Kyphoscoliotic Ehlers-Danlos Syndrome (kEDS)

kEDS is a genetic connective tissue disorder that causes kyphoscoliosis, muscle hypotonia, and joint hypermobility.

kEDS is an ultra-rare disorder that affects less than 1 in 1 million people.

kEDS is caused by differences in the genes called genetic variants. These genetic variants affect the connective tissue, which provides support, protection, and structure throughout the body.

kEDS is caused by genetic variants of these genes:

  • PLOD1 
  • FKBP14 

kEDS is inherited in an autosomal recessive pattern. This means if a person inherits the genetic variant from both of their parents, they will have kEDS. People with one copy of the genetic variant are carriers of kEDS. Carriers do not have the condition themselves but may pass the genetic variant on to their children.

PLOD1 and FKBP14 variants are each associated with a different set of symptoms, but variants of both genes are associated with:

  • Congenital or early-onset kyphoscoliosis
  • Muscle hypotonia (low muscle tone)
  • Joint hypermobility
  • Delayed motor development
  • Issues with the eyes (including bluish sclerae and refractive errors)
  • Foot deformities (including clubfoot and flat feet)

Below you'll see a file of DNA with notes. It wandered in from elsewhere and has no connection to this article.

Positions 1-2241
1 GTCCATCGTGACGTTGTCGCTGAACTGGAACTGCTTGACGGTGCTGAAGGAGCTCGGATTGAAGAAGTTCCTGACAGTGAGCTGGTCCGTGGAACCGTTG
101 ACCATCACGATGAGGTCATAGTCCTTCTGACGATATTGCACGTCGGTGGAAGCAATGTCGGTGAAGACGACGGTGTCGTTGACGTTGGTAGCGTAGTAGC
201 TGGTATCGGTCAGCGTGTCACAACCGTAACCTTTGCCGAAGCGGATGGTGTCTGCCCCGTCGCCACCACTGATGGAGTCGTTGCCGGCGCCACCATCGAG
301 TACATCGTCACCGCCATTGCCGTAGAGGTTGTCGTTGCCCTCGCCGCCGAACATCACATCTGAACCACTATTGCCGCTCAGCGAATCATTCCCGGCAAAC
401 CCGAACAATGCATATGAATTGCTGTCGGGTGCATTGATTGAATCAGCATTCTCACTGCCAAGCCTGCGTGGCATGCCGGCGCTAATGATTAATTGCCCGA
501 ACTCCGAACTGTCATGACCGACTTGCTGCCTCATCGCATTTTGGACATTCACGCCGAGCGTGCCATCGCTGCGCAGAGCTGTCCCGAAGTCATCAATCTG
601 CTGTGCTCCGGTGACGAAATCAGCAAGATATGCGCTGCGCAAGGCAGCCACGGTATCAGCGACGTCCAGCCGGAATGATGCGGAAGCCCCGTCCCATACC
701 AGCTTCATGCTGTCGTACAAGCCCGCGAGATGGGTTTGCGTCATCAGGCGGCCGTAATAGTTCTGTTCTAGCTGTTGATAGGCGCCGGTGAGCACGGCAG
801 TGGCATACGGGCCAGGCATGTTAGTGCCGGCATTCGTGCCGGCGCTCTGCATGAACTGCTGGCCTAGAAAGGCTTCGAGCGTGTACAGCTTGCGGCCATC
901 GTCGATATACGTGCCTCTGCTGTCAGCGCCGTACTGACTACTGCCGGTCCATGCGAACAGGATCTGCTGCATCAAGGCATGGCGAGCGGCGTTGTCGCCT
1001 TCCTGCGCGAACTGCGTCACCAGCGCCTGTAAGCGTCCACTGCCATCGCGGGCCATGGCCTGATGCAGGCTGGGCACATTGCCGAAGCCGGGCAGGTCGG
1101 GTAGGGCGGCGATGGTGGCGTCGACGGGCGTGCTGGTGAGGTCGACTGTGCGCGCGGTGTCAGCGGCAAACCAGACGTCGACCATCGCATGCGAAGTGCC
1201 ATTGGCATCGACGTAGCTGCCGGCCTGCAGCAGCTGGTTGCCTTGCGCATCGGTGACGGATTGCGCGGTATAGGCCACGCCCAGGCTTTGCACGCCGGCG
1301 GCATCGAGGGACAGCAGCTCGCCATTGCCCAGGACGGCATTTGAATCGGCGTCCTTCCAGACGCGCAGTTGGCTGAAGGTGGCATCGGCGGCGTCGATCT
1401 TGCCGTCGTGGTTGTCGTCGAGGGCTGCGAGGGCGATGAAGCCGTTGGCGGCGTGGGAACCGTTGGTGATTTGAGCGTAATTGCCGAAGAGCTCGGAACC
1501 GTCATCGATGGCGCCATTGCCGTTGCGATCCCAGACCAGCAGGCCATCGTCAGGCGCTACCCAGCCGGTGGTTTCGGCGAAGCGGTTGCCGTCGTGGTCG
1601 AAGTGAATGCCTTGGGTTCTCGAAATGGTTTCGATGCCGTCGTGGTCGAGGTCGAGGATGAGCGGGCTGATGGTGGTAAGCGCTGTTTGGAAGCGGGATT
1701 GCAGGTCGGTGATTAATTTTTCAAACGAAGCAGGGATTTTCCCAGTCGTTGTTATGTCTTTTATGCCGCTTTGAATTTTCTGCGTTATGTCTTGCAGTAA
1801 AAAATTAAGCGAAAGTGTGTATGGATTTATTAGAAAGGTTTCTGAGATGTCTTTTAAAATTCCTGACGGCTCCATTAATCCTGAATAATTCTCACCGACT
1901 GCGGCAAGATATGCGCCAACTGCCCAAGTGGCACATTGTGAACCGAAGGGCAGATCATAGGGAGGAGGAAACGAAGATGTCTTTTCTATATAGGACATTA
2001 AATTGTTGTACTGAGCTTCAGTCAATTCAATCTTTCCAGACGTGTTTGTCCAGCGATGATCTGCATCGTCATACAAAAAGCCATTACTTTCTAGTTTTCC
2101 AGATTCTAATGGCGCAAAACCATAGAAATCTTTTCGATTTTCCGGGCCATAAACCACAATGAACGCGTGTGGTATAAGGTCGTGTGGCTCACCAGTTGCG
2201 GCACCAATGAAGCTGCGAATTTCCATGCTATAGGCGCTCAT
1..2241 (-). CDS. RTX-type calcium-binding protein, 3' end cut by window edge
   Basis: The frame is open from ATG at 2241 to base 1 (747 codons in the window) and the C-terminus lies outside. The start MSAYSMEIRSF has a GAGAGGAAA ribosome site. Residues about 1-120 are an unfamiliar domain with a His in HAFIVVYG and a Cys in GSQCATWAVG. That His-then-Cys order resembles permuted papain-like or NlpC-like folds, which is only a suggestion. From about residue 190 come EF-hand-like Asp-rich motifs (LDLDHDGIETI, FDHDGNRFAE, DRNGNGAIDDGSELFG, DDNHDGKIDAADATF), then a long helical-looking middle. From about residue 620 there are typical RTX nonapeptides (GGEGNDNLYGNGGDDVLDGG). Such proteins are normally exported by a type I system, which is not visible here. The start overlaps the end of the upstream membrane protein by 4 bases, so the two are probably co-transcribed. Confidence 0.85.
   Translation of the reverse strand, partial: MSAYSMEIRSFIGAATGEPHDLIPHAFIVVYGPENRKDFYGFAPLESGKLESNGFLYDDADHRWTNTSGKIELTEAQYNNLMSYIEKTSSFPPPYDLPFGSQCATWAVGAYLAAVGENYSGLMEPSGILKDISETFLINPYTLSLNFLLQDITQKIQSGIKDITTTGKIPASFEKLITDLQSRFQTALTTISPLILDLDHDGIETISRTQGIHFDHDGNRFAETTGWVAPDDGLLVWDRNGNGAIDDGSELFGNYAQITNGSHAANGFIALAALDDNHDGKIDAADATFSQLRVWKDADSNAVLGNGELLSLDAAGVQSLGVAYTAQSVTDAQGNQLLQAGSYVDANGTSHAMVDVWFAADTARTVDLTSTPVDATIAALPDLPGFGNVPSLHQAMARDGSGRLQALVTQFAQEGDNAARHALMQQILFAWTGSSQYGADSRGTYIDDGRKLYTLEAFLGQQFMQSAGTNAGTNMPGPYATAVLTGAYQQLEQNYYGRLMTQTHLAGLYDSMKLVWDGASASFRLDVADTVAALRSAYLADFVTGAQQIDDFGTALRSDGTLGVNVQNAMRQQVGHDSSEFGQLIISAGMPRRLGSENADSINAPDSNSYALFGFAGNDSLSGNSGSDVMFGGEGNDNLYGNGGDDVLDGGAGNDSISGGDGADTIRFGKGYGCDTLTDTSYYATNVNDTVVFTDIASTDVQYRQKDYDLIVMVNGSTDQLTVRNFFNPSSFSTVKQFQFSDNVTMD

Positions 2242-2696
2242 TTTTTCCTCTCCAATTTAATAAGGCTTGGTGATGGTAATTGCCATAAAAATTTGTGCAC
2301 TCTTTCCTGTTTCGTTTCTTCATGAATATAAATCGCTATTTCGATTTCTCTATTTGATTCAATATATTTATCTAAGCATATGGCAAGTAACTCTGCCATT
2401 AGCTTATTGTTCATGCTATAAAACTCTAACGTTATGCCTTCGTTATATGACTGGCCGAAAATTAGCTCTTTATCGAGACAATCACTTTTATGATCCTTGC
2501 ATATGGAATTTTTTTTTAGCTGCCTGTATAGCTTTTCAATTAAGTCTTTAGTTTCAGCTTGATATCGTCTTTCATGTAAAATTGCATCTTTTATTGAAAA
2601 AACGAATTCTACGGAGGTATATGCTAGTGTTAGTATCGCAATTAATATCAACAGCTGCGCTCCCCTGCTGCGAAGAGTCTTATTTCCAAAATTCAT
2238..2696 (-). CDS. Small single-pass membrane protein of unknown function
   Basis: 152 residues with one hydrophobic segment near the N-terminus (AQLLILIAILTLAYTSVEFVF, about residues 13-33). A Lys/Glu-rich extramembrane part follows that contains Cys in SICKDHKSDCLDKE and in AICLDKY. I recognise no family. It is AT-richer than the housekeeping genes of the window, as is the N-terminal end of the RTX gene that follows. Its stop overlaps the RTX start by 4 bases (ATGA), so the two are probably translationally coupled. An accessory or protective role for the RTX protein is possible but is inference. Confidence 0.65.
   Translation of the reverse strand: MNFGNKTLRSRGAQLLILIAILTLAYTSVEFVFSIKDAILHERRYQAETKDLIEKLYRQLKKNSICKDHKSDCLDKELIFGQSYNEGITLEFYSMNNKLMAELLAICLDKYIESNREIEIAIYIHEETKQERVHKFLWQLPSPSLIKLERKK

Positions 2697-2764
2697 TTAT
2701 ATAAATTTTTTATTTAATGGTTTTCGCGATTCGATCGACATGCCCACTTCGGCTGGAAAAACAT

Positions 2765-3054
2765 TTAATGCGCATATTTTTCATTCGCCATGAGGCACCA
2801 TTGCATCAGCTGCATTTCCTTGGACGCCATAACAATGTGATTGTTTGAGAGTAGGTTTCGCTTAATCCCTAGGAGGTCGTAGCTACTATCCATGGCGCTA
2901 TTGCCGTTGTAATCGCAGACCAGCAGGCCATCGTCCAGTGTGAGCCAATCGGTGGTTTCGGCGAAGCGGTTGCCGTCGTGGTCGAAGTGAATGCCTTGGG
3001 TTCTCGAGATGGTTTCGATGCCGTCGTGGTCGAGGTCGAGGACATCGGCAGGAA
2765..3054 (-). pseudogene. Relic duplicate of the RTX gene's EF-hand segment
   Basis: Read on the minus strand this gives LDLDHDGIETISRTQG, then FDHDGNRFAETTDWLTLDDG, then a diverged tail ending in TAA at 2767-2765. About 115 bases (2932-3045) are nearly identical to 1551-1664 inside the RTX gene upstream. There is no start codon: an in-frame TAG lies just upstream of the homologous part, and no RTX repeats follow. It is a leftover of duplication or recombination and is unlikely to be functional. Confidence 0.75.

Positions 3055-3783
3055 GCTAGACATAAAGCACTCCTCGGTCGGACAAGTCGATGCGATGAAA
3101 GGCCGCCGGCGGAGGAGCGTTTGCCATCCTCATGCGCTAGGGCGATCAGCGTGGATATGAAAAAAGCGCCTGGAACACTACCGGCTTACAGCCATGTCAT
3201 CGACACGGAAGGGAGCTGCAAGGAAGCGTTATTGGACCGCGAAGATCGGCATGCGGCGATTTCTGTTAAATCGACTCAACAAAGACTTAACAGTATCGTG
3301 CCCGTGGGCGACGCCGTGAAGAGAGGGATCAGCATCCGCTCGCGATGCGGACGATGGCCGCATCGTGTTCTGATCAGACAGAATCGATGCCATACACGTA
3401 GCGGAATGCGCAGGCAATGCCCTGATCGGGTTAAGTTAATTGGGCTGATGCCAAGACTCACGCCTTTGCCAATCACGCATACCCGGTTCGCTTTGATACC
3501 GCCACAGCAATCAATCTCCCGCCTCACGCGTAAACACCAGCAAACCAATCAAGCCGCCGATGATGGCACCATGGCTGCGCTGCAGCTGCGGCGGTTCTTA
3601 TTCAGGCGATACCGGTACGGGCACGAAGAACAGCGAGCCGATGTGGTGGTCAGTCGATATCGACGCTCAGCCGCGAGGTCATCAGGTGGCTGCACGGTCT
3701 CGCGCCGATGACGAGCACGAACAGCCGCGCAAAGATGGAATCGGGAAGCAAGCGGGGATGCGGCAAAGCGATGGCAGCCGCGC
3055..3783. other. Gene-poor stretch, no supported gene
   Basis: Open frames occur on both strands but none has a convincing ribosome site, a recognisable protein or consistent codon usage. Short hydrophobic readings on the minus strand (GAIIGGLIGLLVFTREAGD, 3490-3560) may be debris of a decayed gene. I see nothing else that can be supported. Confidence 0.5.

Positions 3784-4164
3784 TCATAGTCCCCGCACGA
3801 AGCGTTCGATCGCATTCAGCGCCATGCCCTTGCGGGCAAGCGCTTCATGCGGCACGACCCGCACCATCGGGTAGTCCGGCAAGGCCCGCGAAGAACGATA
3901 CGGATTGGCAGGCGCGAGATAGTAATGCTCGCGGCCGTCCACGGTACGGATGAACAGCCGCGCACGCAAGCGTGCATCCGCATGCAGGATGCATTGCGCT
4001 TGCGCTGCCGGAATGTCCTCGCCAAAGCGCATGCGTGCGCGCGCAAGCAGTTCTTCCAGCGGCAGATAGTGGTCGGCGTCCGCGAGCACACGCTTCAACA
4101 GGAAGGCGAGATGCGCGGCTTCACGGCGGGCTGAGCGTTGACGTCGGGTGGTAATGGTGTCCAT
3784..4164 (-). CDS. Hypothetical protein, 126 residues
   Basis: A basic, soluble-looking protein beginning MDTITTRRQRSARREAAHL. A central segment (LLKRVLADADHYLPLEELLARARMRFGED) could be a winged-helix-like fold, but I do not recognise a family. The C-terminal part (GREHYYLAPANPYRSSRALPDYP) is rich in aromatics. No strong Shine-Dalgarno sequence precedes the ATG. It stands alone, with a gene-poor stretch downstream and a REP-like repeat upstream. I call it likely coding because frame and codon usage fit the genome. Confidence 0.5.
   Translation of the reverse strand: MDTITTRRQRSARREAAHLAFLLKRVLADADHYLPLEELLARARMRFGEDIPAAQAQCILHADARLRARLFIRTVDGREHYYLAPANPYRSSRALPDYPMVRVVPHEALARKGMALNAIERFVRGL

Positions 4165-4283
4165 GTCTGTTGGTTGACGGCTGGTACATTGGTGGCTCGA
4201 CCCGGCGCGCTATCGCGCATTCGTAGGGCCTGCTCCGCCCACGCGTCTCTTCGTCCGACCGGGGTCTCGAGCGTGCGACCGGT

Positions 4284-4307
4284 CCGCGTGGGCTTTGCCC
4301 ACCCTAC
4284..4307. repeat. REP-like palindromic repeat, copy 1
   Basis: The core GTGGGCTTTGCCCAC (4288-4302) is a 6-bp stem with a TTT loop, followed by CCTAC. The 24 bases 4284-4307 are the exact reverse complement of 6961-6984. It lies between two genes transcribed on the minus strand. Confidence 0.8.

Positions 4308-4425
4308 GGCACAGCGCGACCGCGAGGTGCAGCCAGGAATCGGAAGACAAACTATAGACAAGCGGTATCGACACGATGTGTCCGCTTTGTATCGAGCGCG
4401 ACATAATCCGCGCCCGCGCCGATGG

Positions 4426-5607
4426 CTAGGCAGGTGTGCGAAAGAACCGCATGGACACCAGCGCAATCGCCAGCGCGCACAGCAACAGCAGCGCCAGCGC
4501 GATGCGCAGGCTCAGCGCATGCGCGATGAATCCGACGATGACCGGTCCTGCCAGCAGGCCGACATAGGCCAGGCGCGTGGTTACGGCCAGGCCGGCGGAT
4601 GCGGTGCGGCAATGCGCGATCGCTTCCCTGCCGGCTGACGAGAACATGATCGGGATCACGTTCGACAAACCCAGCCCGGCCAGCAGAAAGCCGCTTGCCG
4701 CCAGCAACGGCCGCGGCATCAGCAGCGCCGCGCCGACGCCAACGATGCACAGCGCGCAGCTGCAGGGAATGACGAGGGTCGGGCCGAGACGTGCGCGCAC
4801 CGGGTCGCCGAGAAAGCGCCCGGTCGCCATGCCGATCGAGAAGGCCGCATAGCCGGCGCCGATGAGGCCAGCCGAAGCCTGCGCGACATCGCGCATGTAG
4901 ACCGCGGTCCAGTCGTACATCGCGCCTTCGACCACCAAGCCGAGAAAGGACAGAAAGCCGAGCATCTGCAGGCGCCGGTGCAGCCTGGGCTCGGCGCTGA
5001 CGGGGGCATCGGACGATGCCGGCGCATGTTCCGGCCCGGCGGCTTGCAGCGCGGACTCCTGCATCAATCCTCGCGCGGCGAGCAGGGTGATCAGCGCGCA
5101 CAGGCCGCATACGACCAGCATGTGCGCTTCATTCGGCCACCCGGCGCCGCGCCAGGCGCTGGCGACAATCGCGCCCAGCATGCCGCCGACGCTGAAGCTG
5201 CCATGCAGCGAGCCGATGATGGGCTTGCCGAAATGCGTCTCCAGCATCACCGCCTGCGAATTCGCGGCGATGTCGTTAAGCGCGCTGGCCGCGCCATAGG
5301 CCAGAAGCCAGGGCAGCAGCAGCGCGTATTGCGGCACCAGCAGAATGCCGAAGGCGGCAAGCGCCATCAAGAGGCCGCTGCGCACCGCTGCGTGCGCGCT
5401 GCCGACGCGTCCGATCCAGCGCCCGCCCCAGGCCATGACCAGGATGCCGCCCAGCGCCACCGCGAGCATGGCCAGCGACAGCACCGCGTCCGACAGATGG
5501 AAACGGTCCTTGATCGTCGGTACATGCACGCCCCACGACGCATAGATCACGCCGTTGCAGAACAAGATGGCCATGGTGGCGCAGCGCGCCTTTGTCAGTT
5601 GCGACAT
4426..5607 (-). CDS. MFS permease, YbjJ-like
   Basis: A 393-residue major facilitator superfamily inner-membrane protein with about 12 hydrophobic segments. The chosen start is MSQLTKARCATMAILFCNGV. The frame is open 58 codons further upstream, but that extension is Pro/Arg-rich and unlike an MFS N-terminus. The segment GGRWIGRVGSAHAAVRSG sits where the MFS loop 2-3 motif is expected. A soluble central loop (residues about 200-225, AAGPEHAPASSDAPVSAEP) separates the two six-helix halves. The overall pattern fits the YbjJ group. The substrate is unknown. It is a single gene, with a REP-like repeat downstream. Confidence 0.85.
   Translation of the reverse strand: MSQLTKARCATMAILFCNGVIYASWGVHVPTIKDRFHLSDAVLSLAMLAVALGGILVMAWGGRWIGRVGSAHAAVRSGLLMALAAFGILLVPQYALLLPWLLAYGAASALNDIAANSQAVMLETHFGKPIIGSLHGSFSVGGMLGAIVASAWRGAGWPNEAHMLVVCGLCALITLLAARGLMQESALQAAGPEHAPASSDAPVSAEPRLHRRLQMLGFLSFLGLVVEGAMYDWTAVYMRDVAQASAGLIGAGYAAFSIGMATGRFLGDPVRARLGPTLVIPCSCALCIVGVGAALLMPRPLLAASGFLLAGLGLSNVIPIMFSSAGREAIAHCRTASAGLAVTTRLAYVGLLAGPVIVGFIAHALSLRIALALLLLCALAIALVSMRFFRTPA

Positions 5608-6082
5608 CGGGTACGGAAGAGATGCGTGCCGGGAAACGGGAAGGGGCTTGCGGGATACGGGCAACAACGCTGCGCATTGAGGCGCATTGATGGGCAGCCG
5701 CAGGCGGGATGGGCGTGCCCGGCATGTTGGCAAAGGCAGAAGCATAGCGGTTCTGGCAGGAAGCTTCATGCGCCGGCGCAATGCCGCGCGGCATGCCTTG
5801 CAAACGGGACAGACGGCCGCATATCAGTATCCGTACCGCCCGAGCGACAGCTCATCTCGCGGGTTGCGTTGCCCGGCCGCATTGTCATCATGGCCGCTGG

• Soft, stretchy skin
  • Easy bruising

People with PLOD1-kEDS may also have:

  • Joint instability
  • Skin fragility
  • Atrophic scarring
  • Ocular fragility

People with FKBP14-kEDS may also have:

  • Congenital hearing loss
  • Muscle atrophy

If a person meets the diagnostic criteria for kEDS, genetic testing should be done to confirm the diagnosis. Genetic testing is used to see if a person has the genetic variants that cause kEDS.

To meet the diagnostic criteria for kEDS, a person must meet:

Major criterion 1 AND major criterion 2 AND major criterion 3

OR

Major criterion 1 AND major criterion 2 AND three minor criteria (general or gene-specific)

Major Criteria 

  1. Congenital muscle hypotonia
  2. Congenital or early onset kyphoscoliosis (progressive or non-progressive)
  3. Generalized joint hypermobility with dislocations/subluxations (shoulders, hips, and knees in particular)

Minor Criteria

  1. Skin hyperextensibility
  2. Easy bruisable skin
  3. Rupture/aneurysm of a medium-sized artery
  4. Osteopenia/osteoporosis
  5. Blue sclerae
  6. Hernia (umbilical or inguinal)
  7. Pectus deformity
  8. Marfanoid habitus
  9. Talipes equinovarus
  10. Refractive errors (myopia, hypermetropia)

Gene-Specific Minor Criteria 

PLOD1 

  1. Skin fragility (easy bruising, friable skin, poor wound healing, widened atrophic scarring)
  2. Scleral and ocular fragility/rupture
  3. Microcornea
  4. Facial dysmorphology

FKBP14 

  1. Congenital hearing impairment (sensorineural, conductive, or mixed)
  2. Follicular hyperkeratosis
  3. Muscle atrophy
  4. Bladder diverticula

kEDS is managed by addressing the symptoms a person is experiencing. kEDS can cause a variety of symptoms in many different areas of the body, so people with kEDS may require multiple providers in different specialties to manage their care. Key aspects of care focus on the musculoskeletal system, skin, and cardiovascular system. Each person should work with their care team to develop a care plan that meets their individual needs.

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